Using new structural techniques, as well as practical experience gained by
the Navy from its first monoplane patrol boats, the Consolidated PBY "Catalina"
was designed to replace the P3M and P2Y seaplanes. Initial models produced
in l937 were strictly seaplanes limited to waterborne takeoffs and landings
with retractable outer wing floats. If repairs were required on shore,
beaching gear was floated out and attached to a buoyed aircraft to permit it
be towed up a ramp for necessary maintenance. In November l939 Consolidated
flew the first of its amphibian designs that incorporated retractable, tricycle
landing gear to give them greater flexibility as a warplane.
IIn May l94l, a lend-lease PBY flown by a U.S. Navy pilot on duty as an
instructor with the RAF, is credited with locating the German pocket-battleship
Bismarck to be sunk the following day by a British battleship/cruiser force.
It was also a PBY that made the only attack on a Japanese ship when it bombed
a midget submarine on 7 December l94l, and later spotted the Japanese invasion
and carrier strike forces during the Battle of Midway in June l942. During
World War II, the "Catalinas" performed a variety of essential duties,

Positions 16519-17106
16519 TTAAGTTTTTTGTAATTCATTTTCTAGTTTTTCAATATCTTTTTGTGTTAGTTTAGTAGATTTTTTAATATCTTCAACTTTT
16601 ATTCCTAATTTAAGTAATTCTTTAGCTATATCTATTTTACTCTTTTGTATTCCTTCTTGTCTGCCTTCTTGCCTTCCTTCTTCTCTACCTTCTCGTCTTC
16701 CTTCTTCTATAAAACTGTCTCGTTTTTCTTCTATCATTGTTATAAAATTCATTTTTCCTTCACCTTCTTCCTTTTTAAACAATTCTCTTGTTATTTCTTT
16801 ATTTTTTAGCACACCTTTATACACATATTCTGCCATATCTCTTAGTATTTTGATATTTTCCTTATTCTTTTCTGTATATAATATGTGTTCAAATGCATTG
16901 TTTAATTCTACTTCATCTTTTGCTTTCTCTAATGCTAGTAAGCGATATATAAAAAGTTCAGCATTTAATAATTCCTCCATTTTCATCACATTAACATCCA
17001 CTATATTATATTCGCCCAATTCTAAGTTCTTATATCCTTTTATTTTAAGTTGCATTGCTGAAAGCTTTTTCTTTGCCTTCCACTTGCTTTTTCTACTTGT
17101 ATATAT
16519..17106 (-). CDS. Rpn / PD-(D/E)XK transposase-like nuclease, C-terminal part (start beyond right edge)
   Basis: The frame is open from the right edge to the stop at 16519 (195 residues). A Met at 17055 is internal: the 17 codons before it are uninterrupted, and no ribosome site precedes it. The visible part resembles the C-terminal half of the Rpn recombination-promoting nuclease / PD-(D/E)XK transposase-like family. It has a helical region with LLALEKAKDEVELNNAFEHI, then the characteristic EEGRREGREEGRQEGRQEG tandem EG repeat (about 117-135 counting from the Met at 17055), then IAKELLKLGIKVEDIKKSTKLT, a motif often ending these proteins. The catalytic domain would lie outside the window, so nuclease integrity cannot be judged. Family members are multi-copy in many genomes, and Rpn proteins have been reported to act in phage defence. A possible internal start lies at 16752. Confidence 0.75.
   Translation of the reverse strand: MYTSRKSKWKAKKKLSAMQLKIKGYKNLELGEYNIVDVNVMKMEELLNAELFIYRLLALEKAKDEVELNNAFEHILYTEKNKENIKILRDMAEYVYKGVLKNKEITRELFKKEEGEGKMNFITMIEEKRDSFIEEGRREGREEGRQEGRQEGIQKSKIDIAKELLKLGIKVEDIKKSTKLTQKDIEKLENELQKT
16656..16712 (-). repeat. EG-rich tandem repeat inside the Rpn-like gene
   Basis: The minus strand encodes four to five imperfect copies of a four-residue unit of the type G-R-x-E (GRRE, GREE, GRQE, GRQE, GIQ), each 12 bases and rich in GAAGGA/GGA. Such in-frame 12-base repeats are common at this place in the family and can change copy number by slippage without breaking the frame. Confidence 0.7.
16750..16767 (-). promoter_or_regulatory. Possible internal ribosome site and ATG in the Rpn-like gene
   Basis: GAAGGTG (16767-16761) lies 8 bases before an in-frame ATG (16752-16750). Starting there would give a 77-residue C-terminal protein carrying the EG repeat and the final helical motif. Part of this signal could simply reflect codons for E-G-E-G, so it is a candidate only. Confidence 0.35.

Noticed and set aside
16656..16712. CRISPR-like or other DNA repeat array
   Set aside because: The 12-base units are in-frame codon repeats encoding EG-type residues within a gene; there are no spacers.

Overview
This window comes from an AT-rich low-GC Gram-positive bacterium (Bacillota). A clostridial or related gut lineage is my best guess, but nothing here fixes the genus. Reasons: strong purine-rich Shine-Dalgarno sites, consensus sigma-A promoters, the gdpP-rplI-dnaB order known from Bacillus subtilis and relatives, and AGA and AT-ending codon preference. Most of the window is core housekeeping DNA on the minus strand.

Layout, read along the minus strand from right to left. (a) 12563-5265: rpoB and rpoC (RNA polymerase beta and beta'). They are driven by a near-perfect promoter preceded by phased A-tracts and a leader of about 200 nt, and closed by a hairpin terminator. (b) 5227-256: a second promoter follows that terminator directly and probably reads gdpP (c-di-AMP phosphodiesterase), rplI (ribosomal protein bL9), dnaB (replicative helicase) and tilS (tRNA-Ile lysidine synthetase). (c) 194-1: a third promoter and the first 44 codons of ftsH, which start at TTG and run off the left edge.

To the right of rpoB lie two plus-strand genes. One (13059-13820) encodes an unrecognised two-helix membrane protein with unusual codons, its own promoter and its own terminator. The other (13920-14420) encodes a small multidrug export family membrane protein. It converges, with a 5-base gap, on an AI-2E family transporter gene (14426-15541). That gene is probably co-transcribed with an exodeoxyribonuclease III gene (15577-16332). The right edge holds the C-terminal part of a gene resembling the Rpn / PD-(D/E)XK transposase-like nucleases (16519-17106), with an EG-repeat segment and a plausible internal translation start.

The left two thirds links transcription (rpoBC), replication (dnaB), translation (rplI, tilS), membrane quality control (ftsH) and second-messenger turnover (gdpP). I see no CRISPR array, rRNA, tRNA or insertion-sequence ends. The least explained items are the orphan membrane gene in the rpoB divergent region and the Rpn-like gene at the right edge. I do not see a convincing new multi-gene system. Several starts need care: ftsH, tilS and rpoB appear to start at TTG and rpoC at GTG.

including long-range scouting and antisubmarine patrols, convoy escorts, SAR
(search and rescue) and torpedo/bombing attack operations. It was in the
latter functions that the PBY established its greatest legacy by sinking more
enemy shipping than any other single type of aircraft during World War II. One
squadron in particular (the Black Cats) with aircraft painted black for night
operations only, were credited with sinking hundreds of tons of enemy shipping.
Two squadrons (VP-63 and VP-9l) were equipped with magnetic detection gear in
order to locate submerged submarines. Retro-bombs were also installed which,
when fired backwards at a velocity equal to the speed of the aircraft, dropped
straight down upon a target being over-flown by the aircraft.
The last of the Navy's PBYs were retired in l957. Many of the aircraft are
still in active use today such as for forest fire operations in which they land
on lakes and scoop up water in special internal tanks to be dropped on hot
The PBY (BuNo 083l7) on display is a PBY-5 (non-amphibian), the only one known
to exist and is on loan from the Smithsonian.
Manufacturer: Consolidated Aircraft Corp
Type: Patrol bomber flying-boat
Crew: Seven to nine
Powerplant: 2-l,200 hp R-l830-92s
Dimensions: Span l04' length 63'l0"
Weight: 34,000 lbs gross
Speed: l89 mph maximum
Range: l,500 miles tactical
Armament: 2-0.30in; 2.0.50in; 4-l,000 lb bombs